Beyond the Olympics: A Brief Look at the South American Games

October 5, 2016

Much attention has been given to the fact that both the World Cup and Olympics are being held in Brazil and for good reason, they showcase the hosting country on the international stage.  The sporting events allow the host country, and even the surrounding region to a lesser extent, the ability to put its best foot forward and signal its growth, stability, and good governance.  While these two mega-events receive international attention, they are not the only international sporting events that take place in South America.

The South American games have taken place since 1978 and unlike the Olympics, they only incorporate amateur athletes. Over 20 countries compete in games ranging from traditional events such as swimming and track and field to more upcoming sports like BMX riding.  Of course it would not be the South American games if there was not soccer and consequently countries send their U17 teams to compete for the national country. Historically, Argentina has dominated the games and has won the most medals in seven of the 10 South American games. However, the most recent games that took place in 2014 in Santiago, Chile were dominated by Brazil.1

While the South American games receive much less attention than their larger international counterparts like the Olympics or even the Pan-American games, they are also less detrimental to the hosting countries. The Olympics and World Cup have become infamous as of late for their harmful effects in countries that lack the infrastructure to support the events logistically.2  The fewer countries involved means the S.A. games can be played in a variety of cities and countries with little to no drag on the local economy.  

According to Michael Pedersen of M inc., Chile was successful not only logistically this summer but also in advocating for a more active population via the games. In an article for iSportConnect Pedersen writes that the accurate calculation of ticket prices and distribution allowed for a greater number of people to watch the games live.  The low priced and sometimes even free admission allowed a greater number of people to attend the games.  In theory the opportunity to view the events creates a desire among younger populations to be more involved with sports and indirectly reduces certain issues such as obesity over time.  Long term effects on the population remain to be seen and perhaps may never prove conclusive.  However the push for a country to engage its citizens to lead healthier lives is an optimistic sign that the government is striving for a healthier generation. Pedersen points out that revenue statistics aren’t available because “generating or maximizing ticket revenues were not a strategic objective for hosting the 2014 South American Games.”3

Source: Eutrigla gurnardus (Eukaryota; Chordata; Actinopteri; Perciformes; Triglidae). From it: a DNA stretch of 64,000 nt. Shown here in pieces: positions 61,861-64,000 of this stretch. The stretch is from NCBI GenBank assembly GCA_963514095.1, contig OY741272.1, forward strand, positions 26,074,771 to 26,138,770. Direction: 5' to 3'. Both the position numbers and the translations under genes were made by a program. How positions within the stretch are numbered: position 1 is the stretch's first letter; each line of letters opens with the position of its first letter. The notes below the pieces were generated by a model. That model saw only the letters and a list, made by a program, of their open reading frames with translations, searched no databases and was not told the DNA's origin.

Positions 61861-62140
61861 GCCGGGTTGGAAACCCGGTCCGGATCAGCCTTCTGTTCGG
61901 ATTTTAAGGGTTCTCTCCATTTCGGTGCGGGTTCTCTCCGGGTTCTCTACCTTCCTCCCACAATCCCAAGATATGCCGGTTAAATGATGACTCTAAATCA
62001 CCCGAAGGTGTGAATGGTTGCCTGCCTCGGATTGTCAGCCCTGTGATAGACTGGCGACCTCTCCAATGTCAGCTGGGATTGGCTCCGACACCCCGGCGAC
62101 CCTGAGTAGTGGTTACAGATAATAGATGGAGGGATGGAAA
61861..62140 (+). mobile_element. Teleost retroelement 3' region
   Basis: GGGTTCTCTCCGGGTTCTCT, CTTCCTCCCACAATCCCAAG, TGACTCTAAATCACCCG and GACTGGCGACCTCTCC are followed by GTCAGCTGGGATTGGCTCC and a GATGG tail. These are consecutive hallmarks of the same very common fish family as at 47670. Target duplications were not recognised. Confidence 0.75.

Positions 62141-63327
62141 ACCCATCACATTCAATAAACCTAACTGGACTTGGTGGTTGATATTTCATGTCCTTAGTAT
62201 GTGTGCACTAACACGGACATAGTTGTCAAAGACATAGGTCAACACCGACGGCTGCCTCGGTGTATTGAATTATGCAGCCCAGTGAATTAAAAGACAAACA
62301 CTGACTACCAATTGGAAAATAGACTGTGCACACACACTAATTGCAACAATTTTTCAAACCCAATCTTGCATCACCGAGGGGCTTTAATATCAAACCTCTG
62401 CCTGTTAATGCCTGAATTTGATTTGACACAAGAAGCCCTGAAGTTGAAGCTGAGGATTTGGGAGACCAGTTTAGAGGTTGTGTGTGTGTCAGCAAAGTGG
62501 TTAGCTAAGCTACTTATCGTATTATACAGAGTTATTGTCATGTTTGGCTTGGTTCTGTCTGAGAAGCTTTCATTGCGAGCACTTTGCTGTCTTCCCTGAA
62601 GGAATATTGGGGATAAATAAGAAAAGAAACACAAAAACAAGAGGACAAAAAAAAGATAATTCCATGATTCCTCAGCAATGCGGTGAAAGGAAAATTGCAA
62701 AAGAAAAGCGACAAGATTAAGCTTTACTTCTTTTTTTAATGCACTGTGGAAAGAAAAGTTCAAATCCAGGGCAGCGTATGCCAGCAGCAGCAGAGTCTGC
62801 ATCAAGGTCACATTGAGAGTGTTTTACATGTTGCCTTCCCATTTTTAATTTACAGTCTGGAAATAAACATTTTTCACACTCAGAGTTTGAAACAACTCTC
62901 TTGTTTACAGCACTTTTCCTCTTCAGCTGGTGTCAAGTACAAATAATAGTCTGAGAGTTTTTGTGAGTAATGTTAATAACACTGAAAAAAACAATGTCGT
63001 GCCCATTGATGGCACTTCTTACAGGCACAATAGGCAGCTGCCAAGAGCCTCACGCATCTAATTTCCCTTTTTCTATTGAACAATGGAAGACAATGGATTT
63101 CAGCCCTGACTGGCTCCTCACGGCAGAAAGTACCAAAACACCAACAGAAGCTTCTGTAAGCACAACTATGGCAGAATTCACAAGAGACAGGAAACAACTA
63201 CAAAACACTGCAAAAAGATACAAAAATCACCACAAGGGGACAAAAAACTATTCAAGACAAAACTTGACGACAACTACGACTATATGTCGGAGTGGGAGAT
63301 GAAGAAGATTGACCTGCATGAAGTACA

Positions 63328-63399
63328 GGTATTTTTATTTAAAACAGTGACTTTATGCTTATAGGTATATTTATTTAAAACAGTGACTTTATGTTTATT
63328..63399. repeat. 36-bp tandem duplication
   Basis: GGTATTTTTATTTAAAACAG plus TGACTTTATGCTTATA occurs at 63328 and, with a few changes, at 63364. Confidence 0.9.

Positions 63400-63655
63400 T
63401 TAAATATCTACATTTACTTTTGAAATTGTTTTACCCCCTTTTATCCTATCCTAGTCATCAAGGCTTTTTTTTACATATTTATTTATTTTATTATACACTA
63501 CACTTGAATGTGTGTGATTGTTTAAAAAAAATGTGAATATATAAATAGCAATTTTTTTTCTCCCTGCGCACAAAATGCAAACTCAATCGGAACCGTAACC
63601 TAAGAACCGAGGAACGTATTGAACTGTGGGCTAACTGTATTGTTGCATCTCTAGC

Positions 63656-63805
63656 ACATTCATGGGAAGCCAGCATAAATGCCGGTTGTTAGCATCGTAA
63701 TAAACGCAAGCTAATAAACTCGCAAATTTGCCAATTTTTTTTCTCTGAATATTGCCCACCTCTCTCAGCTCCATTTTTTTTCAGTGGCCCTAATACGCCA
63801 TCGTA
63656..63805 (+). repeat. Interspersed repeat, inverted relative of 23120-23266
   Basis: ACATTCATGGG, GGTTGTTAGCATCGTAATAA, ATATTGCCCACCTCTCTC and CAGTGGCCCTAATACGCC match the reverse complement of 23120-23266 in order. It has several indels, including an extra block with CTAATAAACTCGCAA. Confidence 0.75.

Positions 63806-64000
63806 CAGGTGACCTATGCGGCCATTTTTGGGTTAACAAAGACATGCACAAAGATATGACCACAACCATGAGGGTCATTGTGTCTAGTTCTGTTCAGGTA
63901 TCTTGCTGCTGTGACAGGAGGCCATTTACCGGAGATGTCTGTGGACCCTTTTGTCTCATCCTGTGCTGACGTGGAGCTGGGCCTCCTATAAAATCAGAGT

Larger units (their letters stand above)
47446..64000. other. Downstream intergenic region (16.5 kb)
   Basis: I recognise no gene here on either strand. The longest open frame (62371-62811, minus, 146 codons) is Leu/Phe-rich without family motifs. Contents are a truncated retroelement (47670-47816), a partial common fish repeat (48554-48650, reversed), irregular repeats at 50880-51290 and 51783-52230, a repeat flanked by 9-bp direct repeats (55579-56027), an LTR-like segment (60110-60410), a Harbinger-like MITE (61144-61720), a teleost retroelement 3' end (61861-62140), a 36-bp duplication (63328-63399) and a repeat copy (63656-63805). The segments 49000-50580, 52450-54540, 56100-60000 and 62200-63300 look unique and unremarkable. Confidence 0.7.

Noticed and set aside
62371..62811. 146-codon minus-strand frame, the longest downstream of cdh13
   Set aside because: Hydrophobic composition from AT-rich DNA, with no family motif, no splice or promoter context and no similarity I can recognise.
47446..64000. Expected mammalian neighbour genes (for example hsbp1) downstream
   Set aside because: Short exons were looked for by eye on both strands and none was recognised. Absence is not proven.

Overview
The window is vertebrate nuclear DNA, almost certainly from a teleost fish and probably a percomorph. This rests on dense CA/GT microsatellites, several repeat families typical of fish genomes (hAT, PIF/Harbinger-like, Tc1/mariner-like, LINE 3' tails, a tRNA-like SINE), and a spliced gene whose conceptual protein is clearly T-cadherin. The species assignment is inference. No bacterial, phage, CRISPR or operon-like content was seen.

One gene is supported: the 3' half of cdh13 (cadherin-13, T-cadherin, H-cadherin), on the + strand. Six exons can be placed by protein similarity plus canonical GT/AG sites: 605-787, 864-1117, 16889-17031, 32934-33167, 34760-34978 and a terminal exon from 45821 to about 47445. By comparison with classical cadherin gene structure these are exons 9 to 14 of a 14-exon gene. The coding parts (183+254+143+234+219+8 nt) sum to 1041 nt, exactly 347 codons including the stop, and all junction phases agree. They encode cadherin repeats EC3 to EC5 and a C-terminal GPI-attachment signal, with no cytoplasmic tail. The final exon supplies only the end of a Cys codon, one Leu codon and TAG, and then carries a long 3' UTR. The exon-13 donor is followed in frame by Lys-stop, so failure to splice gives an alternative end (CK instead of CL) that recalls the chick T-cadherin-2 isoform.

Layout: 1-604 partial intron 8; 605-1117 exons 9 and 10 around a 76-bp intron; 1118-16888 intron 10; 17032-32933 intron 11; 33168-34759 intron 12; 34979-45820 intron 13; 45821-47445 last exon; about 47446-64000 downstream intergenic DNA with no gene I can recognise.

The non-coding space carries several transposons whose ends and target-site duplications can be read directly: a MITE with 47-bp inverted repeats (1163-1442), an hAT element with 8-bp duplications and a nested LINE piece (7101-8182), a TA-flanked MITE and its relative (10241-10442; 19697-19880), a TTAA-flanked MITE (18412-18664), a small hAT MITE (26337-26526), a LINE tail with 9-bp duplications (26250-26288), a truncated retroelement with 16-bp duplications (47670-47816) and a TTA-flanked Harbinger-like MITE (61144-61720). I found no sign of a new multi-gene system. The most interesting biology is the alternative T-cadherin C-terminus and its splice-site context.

As obesity plagues developing nations4, strategies like the one implemented by Chile this year may become more common. Skeptics will be quick to point out that watching athletic events is not the same as participating in them. Hopefully, however, efforts such as these along with other fitness and nutrition oriented programs, will invigorate the youth generation to be more health conscious.   


  1. Official 2014 South American Games website. Available at:

  2. Zimbalist, Andrew. “Why Hosting The Olympics is Bad for Cities” July, 24, 2012. Available at:

  3. Pedersen, Michael. “2014 South American Games: A Winning Model for Ticketing at International Sports Events?” April 24, 2014. Available at:

  4. Tran, Mark. “Obesity Soars to Alarming Levels in Developing Countries” January 2, 2014. Available at:

About Author(s)

Connor Weber's picture
Connor Weber
Connor Weber is an undergraduate senior at the University of Pittsburgh where he majors in Political Science along with a minor in Spanish and a certificate in Latin American studies. In the Spring of 2013 he studied abroad in Cuba for the semester as part of the program Pitt in Cuba. His time there greatly shaped his interest in U.S. foreign policy and U.S. & Latin American relations. He currently works as an intern for Panoramas and is eager to conduct research this summer in Costa Rica.